Publication by Miro about the future of distributed teamwork

Leading remote teams: Learnings from SXSW 2019

At work, do you sit near everyone on your team? How about in the same office? Same city? Same country? Every single day? Remote work is a growing trend, rising by more than 115% over the past decade. At SXSW 2019, the Future Workplace track included some sessions specifically about remote work, featuring leaders working in-house and externally to help teams adapt to a changing work culture.

Both the Transforming the Workplace through Remote Work panel and the Remotely Happy: Better Results from Timework meetup made one thing clear: both employers and employees want to know how to work better together, regardless of where they’re located.

Sarah Beldo
Director of Content Marketing and Communications at Miro

It all starts with thoughtful planning

The more careful structure you put around remote work – at a companywide, teamwide, and individual employee level – the more likely these situations will be successful.

Have an open dialogue about expectations. Different people across the organization may have different ideas about what a flexible working situation entails. Involve stakeholders in a discussion to assess needs, expectations, and what’s reasonable.

Make sure everyone in the organization is on the same page. This includes departments like IT, facilities, and HR, who will need to collaborate on an infrastructure to support remote work.

Explicitly define guidelines. Remote work isn’t an on/off switch; it’s a gradient. Therefore, you need to explicitly define guidelines for what “flexible work” means. Go as far as including those specific expectations in your job descriptions, so applicants are 100% clear about what they’re signing up for.

Track the ROI. Sure, it’s tough. But it’s the only way to prove the value of remote work internally (and externally) and dispel myths about how it’s a fuzzy “feel-good” benefit that only benefits employees.

Tracking the ROI of remote work is critical, yet few companies do it. That’s why the progression has gone so slowly.

Sara Sutton

CEO and founder of FlexJobs

Creating a positive culture

Encourage boundaries. When people are remote, they often start to feel like they need to respond to every message immediately. Or they may feel guilty about not being online when others are. Help your employees set boundaries.

Walk the walk. When it comes to a healthy flexible working arrangement, managers can lead by example. When your leaders are taking advantage of remote work and flex work options, it makes it a lot easier for their employees to follow in their footsteps.

Make time for chitchat. Take a few moments at the beginning of each meeting to focus on personal stuff, like your kid’s baseball game. Talking about what you did over the weekend isn’t “fluffy stuff.” In fact, it’s crucial for building relationships and strengthening team collaboration.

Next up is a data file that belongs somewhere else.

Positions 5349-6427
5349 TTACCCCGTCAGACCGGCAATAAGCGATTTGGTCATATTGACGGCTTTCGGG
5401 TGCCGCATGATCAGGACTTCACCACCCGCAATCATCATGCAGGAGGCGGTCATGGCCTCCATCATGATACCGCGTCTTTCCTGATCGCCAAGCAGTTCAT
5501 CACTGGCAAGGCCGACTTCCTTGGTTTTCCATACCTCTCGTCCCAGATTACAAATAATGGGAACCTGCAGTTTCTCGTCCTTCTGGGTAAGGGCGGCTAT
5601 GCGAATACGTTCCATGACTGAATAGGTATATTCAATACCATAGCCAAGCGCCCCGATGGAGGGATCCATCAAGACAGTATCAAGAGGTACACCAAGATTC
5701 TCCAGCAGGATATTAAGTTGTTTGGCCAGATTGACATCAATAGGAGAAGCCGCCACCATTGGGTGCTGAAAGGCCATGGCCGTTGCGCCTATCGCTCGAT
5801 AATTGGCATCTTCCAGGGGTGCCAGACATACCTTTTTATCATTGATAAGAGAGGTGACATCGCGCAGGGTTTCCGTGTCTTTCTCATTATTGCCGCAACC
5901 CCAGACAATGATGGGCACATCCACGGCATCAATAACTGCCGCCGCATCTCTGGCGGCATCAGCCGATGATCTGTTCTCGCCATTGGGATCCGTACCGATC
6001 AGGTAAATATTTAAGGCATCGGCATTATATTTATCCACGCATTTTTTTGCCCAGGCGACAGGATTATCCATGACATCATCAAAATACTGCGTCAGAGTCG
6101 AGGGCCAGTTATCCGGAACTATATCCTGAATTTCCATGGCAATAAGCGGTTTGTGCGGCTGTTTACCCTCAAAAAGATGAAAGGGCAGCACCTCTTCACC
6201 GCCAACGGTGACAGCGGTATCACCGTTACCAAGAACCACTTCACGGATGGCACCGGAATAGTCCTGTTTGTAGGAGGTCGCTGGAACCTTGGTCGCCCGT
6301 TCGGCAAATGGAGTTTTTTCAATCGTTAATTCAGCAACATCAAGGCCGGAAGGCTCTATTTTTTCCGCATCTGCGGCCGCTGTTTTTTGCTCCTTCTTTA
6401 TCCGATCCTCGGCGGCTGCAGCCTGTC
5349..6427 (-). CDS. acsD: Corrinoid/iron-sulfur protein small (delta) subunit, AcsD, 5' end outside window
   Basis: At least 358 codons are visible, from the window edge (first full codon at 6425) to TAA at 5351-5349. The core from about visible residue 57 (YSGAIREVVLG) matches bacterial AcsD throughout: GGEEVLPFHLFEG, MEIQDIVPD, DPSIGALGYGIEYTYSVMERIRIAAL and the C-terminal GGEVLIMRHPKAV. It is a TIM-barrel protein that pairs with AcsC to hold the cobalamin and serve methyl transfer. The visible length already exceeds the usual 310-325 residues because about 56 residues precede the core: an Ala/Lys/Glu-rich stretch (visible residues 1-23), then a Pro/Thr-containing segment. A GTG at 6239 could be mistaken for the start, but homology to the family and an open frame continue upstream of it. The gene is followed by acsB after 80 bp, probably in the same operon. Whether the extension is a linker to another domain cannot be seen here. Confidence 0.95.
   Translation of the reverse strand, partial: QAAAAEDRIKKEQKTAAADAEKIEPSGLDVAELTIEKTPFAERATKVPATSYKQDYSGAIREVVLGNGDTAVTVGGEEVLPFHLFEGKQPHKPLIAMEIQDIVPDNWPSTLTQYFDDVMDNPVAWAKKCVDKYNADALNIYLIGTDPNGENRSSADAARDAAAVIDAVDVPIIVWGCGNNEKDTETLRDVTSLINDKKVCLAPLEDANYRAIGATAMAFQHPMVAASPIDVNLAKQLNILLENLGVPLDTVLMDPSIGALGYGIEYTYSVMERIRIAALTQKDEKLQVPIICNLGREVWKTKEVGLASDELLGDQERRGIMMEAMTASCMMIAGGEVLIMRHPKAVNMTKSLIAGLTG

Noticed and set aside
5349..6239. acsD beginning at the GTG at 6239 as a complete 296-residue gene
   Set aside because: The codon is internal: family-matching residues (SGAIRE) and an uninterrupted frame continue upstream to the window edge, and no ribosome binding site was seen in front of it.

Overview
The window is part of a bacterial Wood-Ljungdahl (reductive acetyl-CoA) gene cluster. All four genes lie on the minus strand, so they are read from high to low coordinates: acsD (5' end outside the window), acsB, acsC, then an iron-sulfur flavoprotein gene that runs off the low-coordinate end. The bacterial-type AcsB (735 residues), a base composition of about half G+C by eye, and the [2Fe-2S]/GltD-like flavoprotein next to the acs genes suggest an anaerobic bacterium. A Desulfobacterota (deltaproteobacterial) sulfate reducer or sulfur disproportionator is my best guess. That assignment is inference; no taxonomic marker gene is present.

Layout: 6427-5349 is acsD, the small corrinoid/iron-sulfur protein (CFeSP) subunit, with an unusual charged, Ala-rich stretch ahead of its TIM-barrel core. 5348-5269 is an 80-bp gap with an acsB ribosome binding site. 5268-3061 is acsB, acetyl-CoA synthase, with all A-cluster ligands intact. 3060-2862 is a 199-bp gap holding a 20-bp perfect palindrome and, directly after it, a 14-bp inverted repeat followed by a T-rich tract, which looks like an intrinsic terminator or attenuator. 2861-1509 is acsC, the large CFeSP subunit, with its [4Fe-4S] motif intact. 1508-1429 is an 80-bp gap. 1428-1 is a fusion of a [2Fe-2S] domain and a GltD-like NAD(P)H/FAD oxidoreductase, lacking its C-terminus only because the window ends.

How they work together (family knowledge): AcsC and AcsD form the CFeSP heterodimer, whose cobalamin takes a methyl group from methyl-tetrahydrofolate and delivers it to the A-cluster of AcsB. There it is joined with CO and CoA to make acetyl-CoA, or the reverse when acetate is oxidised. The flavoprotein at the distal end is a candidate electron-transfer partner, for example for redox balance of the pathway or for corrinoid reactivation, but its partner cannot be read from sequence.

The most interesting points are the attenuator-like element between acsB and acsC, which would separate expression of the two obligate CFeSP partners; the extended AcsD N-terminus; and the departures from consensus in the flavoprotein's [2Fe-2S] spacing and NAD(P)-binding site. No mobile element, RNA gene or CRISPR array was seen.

Consciously re-create the best of in-office culture. Don’t forget the little things: for example, send people their favorite candy for Halloween, to put on their desks. Order coffee or food for remote employees who are in meetings, to help them feel included.

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We threw a Skype virtual baby shower for a coworker. You just need to be creative and think outside the box to build relationships with remote team members.

Amy Forbes Winebright

Global Project Manager of Talent Attraction and Employer Brand at Dell

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Define processes and tools

Create an equal playing field. Sometimes you need to force people who are colocated to follow the same processes as those who are working remotely.

We have an all or nothing rule. Either everyone is together in one room, or everyone is in separate rooms, logging in on their computers..

Greg Caplan

CEO and founder of Remote Year

Document workflows and decisions. Virtual collaboration tools can provide transparency into workflows and decisions that happen asynchronously across time zones. Everyone can read about what happened, and catch up.

Adapt to different workstyles. Just as with a colocated team, virtual or hybrid teams will have introverts, extroverts, micromanagers …and everything in between. Studies show that virtual collaboration tools are also good for introverts, because it helps them feel more comfortable. And extroverts may need more consistent “face time.”

Leverage video. As one meetup attendee explained, “Getting employees on video is the key. Gives us 80% of what you get in person, while voice only gives you 50%.” Screen sharing or using a visual collaboration tool also helps, since it gives participants something to focus on.

Explore different synchronous / asynchronous work schedules. For example, you could have one day of the week when everyone works from home.

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